Reactions from lawmakers are mixed, too.  Like hospital stakeholders, comments from members of Congress have focused on the rule’s prioritization of median in-network rates in the IDR process.  Ways and Means Committee Chair Richard Neal (D-MA) and Ranking Member Kevin Brady (R-TX) said in an October 5 letter to the administration that the rule’s bias towards a median rate is not consistent with the law passed by Congress, which requires IDR entities to consider a range of factors when determining the appropriate rate. 

However, House Education and Labor Committee Ranking Member Virginia Foxx (R-NC) commented that the rule is “consistent with congressional intent.” Both the Ways and Means Committee and the Education and Labor Committee played key roles in drafting the No Surprises Act. 

When the No Surprises Act passed late last year, it was considered a win for hospitals, who favored settling out-of-network payment disputes with an IDR process.  In contrast, private health plans were advocating benchmark rates based on the median in-network rate as a solution.  By prioritizing median in-network rates in the IDR process, could the administration be attempting to balance the concerns of all health care stakeholders? 

What’s next: The administration will issue a rule later this year to implement the pharmacy and prescription drug reporting requirements of the No Surprises Act.  Despite a 60-day public comment period, the rule is final, and stakeholders will be required to comply with all of its provisions beginning January 1, 2022.  In the meantime, Reps. Neal and Brady have requested additional written justification from key administration officials on how the latest rule complies with the No Surprises Act, and stakeholders will continue to engage with the administration on upcoming rules.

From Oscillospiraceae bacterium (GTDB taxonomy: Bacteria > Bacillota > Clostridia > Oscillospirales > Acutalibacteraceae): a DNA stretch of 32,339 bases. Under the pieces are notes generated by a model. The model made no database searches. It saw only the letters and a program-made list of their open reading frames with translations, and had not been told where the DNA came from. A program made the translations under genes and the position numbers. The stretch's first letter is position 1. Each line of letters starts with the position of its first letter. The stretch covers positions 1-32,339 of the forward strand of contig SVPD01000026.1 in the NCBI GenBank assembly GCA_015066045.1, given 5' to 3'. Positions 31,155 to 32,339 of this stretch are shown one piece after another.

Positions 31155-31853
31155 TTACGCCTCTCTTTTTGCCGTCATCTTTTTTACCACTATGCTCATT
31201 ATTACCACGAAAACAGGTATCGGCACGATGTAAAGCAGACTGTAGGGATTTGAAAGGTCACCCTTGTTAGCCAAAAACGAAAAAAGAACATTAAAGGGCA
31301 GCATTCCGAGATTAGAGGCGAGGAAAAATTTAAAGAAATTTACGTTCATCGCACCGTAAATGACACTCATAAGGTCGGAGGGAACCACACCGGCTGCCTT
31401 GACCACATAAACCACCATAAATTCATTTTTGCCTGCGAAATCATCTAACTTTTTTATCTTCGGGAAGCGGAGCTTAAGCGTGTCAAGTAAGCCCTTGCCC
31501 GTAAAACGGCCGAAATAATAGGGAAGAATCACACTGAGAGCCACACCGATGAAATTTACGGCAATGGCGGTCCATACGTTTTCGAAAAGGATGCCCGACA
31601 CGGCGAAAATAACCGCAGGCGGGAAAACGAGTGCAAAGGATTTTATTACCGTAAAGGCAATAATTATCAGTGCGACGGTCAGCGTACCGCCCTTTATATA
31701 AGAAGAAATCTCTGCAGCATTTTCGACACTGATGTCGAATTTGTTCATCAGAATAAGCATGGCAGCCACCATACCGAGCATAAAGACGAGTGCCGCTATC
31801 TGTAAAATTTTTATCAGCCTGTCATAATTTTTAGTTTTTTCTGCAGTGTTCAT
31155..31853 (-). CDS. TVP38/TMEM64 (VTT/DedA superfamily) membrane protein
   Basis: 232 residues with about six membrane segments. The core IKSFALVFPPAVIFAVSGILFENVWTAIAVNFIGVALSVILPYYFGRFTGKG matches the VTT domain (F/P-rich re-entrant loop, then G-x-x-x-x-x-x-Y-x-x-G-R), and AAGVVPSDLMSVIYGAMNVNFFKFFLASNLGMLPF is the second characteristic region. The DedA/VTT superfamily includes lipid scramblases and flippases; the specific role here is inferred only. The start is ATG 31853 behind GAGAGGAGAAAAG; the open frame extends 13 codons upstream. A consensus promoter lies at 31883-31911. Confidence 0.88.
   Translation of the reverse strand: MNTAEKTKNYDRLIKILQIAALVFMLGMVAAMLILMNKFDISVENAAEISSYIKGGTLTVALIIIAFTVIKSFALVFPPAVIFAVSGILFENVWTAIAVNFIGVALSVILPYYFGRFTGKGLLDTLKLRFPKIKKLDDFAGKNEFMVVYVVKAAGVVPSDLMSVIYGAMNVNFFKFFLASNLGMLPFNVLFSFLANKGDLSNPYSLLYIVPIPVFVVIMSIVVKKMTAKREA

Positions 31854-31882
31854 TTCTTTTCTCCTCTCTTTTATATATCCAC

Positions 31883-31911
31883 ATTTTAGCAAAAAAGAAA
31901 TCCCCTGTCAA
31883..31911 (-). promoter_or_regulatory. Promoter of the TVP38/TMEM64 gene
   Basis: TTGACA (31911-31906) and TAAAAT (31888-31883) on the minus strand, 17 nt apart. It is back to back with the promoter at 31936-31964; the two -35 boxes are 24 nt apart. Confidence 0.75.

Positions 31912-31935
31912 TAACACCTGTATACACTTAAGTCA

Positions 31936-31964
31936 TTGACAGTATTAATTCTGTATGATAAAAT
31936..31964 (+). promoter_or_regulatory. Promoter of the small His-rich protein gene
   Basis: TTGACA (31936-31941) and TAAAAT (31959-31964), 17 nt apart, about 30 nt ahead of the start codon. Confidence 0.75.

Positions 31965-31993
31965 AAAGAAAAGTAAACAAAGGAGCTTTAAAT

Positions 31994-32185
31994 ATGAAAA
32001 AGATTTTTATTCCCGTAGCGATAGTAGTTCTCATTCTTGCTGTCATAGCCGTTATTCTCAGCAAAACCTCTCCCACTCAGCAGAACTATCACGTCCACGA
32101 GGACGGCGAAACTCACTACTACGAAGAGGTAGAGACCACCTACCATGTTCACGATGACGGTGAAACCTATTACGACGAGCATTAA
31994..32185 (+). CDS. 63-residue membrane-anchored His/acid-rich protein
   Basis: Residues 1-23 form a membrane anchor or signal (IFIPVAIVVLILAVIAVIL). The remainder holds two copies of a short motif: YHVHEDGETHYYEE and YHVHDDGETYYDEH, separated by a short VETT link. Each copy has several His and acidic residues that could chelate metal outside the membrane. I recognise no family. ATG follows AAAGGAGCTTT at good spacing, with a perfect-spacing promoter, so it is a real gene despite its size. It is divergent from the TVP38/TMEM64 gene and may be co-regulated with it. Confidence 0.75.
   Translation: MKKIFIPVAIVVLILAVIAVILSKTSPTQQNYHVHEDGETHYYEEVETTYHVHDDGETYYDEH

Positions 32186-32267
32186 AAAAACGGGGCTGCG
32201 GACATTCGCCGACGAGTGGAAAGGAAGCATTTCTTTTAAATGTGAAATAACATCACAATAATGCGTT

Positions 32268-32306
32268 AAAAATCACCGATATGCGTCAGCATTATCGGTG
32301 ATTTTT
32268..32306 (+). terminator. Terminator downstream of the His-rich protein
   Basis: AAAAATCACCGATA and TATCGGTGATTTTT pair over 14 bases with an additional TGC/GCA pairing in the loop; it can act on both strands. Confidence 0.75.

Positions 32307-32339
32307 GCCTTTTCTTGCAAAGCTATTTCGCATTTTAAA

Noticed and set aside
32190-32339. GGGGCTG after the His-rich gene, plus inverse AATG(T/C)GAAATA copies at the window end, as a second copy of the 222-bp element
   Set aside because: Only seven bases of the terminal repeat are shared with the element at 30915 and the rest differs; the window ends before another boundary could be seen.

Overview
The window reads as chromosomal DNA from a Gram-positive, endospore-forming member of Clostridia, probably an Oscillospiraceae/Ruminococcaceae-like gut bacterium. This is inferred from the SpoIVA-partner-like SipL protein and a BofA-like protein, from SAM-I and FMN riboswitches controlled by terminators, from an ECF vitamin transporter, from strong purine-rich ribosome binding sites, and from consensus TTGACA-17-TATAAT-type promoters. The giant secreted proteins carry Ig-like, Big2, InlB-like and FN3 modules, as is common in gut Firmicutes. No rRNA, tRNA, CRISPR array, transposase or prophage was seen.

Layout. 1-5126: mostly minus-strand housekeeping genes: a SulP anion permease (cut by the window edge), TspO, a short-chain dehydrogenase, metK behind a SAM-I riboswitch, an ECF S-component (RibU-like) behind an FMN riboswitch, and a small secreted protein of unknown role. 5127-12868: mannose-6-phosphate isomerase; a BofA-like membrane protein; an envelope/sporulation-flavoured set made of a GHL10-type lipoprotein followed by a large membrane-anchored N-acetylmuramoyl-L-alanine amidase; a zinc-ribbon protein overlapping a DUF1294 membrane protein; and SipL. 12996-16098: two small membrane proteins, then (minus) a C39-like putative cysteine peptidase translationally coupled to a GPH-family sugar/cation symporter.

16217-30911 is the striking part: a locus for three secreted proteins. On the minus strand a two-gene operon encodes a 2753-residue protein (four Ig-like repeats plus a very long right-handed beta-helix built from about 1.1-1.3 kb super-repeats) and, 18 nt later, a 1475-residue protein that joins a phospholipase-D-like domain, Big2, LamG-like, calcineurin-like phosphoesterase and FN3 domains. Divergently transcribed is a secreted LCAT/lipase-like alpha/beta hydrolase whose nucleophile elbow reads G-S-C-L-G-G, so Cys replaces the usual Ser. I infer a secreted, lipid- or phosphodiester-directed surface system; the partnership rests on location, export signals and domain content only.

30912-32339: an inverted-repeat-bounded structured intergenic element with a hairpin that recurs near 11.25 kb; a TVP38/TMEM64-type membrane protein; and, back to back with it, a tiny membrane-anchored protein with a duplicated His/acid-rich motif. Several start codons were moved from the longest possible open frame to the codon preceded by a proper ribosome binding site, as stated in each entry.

The Week in Review: June 14-18

ACA Survives Latest Legal Challenge

On June 17, the Supreme Court ruled 7-2 to overturn an appeals court ruling that found the Affordable Care Act’s (ACA) individual mandate to be unconstitutional.  The opinion by Justice Stephen Breyer was joined by the court’s two remaining liberal justices and four of the court’s six conversative justices, while justices Samuel Alito and Neil Gorsuch dissented.  In his opinion, Breyer argued that Texas and the other states that challenged the ACA’s individual mandate failed to show that they were harmed by enforcement of the mandate, which was zeroed out in 2017’s Tax Cuts and Jobs Act.  The ruling, which marks the third time the ACA has been reviewed by the Supreme Court, comes as the Biden Administration seeks to expand the ACA through financial subsidies and Medicaid expansion.    

NIH Study Finds COVID-19 in US Earlier Than Initially Thought